10The (capital “I”) Internet The world-wide network of TCP/IP networksDifferent people or organisations own different partsDifferent parts use different technologiesInterconnections between the partsInterconnections require agreementssale/purchase of servicecontracts“peering” agreementsNo central control or management
11The principle of “Internetworking” We have lots of little networksMany different owners/operatorsMany different typesEthernet, dedicated leased lines, dialup, optical, broadband, wireless, ...Each type has its own idea of low level addressing and protocolsWe want to connect them all together and provide a unified view of the whole lot (treat the collection of networks as a single large internetwork)
12What’s the Internetmillions of connected computing devices: hosts, end-systemsPC’s workstations, serversPDA’s phones,communication linksfiber, copper, radio, satelliterouters: forward packets (chunks) of data through networklocal ISPcompanynetworkregional ISProuterworkstationservermobile
13TCP/IP Architecture Overview The TCP/IP model can be broken down into four layers:ApplicationTransportInternetPhysical Network InterfaceApplication layer provides access to network resources. It defines rules, commands, and procedures for client to talk to a service running on a server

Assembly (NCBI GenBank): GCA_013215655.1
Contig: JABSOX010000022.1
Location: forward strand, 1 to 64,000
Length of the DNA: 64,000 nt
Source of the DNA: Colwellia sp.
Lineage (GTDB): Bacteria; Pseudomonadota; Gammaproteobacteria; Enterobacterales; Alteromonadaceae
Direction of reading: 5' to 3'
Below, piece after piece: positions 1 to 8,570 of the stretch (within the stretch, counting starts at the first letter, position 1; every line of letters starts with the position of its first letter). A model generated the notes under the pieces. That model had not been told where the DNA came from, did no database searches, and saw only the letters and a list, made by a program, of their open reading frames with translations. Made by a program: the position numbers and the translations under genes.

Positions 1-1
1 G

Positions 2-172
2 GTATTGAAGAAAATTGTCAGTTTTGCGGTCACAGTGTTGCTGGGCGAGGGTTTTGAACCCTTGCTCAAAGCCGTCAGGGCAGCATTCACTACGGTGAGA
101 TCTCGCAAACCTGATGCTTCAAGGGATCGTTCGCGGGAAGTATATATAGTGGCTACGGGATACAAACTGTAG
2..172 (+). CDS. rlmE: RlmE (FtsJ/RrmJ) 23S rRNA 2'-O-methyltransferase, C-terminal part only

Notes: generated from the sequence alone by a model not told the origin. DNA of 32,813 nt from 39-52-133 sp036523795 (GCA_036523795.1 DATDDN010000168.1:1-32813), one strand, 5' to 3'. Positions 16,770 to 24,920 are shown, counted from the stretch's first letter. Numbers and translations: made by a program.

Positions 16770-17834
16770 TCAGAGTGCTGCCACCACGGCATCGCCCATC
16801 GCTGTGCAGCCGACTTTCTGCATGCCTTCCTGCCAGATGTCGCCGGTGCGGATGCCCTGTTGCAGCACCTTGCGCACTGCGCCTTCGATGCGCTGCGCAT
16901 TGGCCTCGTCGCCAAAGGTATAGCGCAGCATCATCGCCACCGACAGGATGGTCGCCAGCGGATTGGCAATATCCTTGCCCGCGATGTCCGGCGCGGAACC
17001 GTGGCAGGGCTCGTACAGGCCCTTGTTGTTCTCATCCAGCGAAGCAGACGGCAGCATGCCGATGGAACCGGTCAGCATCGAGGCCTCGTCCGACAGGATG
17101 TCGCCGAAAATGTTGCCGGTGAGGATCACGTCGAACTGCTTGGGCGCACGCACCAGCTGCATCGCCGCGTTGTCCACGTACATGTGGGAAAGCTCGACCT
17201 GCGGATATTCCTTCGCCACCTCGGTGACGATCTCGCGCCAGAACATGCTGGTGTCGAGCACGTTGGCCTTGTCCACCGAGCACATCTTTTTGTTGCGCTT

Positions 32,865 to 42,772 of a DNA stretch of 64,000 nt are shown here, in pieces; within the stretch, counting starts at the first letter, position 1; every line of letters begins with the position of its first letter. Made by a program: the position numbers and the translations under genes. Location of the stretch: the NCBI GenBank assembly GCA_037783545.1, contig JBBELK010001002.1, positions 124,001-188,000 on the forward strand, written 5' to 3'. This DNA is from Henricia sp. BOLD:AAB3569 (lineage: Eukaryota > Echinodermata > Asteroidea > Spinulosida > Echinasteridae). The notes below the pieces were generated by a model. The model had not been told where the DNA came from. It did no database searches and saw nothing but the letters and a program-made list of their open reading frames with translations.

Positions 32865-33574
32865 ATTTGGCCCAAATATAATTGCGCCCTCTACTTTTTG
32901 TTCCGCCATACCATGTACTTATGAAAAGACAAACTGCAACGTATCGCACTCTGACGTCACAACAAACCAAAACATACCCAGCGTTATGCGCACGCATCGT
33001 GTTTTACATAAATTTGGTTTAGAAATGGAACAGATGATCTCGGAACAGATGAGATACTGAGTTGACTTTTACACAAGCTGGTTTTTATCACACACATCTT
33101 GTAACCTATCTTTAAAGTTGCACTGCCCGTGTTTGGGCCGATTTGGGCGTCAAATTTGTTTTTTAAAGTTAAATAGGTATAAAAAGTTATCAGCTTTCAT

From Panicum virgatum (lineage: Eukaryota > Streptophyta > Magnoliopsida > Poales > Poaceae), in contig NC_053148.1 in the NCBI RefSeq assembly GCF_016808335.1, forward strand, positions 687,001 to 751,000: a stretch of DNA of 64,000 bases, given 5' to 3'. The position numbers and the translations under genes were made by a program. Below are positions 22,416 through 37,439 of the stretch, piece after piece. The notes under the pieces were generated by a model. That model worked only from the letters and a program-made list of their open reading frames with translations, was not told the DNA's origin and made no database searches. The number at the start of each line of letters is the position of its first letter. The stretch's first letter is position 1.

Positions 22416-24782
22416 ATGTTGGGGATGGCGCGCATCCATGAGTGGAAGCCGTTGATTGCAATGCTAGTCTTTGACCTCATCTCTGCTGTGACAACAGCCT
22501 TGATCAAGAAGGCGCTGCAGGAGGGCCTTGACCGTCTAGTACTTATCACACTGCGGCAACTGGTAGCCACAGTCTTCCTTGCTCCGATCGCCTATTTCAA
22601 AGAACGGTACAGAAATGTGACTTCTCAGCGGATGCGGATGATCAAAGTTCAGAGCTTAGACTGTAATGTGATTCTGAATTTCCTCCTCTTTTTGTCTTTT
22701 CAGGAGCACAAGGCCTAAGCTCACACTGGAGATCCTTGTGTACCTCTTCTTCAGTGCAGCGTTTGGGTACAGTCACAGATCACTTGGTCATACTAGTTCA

14TCP/IP Architecture Overview (continued) Transport layer is responsible for preparing data ready to be transported across the networkInternet layer is responsible for logical addressing and routingPhysical Network Interface layer consists of the network card driver and the network card itself
16The TCP/IP Model SMTP HTTP FTP Telnet DNS Audio Video TCP UDP RTP IP Application layerSMTPHTTPFTPTelnetDNSAudioVideoTCPUDPRTPTransport layerIPNetwork layerEthernetPPPATMOpticsADSLSatellite3GPhysical and Data link layer
17Layer Interaction: TCP/IP Model ApplicationApplicationTCP or UDPTCP or UDPIPIPIPIPLinkLinkLinkLinkLinkLinkPhysicalPhysicalPhysicalRouterHostHostRouter
18Layer Interaction: The Application Layer Applications behave as if they can talk to each other, but in reality the application at each side talks to the TCP or UDP service below it.ApplicationApplicationThe application layer doesn't care about what happens at the lower layers, provided the transport layer carries the application's data safely from end to end.TCP or UDPTCP or UDPIPIPIPIPLinkLinkLinkLinkLinkLinkPhysicalPhysicalPhysicalRouterHostHostRouter